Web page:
Last week, I excerpted part of the forthcoming women’s book (I swear, I’m getting there) about meal frequency and meal patterning and I want to go ahead and put up the second half of that chapter. This is really about more than just meal frequency and I go off on a bit of a tangent about weekly dieting schedules as well. So be it.
Intermittent Fasting (IF) Variations
At the most extreme of the above uneven distribution patterns is a relatively new approach called Intermittent Fasting or IF which basically refers to going longer without eating anything prior to breaking the fast. Once again, this doesn’t slow metabolism or cause starvation mode and one of the earliest studies that gave the day’s calories in a single meal actually showed a slight fat loss. There is a emerging evidence that this type of approach, or the use of occasionally longer fasting periods may have a number of health benefits as the light stress that this causes stimulates the body to improve various aspects of health (15). IF actually spans a number of different interpretations and I’ll look at them below.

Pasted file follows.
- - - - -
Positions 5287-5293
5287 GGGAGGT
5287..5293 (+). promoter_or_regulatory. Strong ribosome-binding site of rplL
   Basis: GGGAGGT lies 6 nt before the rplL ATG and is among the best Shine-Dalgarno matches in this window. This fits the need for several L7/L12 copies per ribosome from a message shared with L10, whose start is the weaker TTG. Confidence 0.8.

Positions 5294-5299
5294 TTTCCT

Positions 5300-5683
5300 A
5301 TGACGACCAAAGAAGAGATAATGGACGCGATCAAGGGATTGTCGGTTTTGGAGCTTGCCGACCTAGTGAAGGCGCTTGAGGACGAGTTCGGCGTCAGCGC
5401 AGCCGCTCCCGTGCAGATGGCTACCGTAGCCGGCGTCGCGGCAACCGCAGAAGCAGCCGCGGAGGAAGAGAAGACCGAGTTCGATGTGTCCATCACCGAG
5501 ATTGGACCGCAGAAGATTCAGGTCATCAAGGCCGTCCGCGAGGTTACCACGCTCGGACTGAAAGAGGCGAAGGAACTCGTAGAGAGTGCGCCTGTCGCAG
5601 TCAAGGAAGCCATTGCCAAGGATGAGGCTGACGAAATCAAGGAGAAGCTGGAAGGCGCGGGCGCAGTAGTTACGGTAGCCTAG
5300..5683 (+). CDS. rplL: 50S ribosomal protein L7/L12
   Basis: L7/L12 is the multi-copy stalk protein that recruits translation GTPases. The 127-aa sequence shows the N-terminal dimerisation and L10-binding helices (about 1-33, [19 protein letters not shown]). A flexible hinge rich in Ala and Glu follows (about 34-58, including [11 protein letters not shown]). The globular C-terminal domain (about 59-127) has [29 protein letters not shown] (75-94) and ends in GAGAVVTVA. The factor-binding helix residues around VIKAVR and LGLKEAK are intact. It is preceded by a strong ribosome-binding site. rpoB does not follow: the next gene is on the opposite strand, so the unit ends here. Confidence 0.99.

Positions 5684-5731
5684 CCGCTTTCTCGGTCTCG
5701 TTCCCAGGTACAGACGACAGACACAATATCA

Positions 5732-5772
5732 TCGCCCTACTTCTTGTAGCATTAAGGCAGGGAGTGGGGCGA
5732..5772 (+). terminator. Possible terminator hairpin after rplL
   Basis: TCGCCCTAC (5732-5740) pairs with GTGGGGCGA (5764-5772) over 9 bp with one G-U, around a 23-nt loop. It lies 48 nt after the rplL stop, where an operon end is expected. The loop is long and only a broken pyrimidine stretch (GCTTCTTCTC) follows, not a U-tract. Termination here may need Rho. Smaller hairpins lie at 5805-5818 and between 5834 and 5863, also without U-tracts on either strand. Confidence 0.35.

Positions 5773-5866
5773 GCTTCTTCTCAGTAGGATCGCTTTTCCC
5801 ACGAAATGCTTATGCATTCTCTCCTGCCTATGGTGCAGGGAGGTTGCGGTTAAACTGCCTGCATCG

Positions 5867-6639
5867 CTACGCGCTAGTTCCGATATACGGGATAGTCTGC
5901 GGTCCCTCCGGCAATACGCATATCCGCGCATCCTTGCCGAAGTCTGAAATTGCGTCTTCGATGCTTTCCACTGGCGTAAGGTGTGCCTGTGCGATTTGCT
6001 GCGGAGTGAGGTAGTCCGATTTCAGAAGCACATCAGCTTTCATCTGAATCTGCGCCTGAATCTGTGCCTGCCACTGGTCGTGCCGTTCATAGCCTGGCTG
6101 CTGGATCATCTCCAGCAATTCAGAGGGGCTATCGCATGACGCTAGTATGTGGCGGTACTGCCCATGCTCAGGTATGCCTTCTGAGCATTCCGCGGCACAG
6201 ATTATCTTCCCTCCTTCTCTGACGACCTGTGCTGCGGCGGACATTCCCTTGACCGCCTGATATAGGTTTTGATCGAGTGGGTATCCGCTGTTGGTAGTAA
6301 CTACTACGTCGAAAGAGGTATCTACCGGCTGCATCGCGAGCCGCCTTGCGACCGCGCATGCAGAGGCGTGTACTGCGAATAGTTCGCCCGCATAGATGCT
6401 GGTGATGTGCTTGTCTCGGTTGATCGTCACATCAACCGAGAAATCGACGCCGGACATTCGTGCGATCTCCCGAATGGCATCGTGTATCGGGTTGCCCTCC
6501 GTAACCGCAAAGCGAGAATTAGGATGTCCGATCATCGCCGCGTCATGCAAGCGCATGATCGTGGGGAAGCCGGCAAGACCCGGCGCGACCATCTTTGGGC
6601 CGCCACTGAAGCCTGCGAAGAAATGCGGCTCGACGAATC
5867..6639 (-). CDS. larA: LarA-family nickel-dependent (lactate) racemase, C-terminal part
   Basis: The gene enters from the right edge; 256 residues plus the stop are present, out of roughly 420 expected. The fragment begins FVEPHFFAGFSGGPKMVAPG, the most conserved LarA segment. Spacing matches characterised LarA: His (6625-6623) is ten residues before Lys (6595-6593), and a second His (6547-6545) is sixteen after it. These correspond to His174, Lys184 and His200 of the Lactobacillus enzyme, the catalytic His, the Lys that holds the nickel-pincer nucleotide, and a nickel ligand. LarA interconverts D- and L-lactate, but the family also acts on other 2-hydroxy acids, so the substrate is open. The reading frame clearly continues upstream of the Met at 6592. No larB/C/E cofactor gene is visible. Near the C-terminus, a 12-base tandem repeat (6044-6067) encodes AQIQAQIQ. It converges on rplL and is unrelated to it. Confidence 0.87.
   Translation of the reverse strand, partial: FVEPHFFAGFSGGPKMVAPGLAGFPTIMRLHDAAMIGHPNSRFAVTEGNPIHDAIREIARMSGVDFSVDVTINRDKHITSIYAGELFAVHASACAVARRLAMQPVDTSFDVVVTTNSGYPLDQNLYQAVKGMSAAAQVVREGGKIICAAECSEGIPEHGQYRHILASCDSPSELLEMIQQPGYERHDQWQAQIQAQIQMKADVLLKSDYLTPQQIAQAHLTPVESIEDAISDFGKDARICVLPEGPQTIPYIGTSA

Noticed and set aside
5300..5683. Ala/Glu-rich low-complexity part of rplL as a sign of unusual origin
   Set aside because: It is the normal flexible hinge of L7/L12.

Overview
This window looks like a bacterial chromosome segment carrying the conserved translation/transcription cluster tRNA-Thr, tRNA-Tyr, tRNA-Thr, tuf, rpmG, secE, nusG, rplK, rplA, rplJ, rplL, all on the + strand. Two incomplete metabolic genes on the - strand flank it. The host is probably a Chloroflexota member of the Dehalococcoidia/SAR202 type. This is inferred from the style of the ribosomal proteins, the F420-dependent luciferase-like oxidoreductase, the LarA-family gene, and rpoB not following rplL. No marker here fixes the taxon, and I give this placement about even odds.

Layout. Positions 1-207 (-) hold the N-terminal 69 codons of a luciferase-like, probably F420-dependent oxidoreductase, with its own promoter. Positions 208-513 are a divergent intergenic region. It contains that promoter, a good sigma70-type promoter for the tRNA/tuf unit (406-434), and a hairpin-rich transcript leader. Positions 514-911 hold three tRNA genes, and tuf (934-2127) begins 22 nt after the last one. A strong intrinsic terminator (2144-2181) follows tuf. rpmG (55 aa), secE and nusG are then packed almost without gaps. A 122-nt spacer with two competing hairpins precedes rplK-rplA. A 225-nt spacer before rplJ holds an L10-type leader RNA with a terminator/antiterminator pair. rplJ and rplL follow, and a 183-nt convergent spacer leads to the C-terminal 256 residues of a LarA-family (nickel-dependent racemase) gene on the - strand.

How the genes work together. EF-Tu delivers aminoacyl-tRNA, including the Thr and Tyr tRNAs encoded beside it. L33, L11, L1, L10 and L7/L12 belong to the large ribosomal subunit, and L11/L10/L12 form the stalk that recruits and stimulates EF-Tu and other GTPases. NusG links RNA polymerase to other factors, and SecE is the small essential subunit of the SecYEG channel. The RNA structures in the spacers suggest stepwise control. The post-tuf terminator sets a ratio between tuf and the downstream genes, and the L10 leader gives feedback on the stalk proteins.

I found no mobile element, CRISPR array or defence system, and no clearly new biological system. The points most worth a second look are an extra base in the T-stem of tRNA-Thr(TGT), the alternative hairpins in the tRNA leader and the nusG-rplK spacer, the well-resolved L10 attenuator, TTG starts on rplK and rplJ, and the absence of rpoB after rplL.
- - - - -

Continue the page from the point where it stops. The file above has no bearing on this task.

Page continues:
Related to the idea of IF’ing, which typically refers to a single day, there is a related idea called Alternate Day Fasting (ADF). This described a situation alternating an entire day of fasting (strictly speaking this is usually 25% of maintenance calories but it’s still called fasting) with the in-between days at maintenance or above. Generally folks end up eating about 10% more than normal but the overall effect is still a lowered weekly caloric intake.
As I mentioned in a previous chapter, the body doesn’t really respond that quickly to lowered calories and alternating in this fashion might represent a superior away to generate a large weekly deficit (for fat loss) while avoiding some of the hormonal problems. And it might very well help the normally cycling woman to avoid the problems inherent to extended periods of low energy availability on menstrual cycle and hormonal function; this has not yet been studied but I don’t see why it wouldn’t have that effect.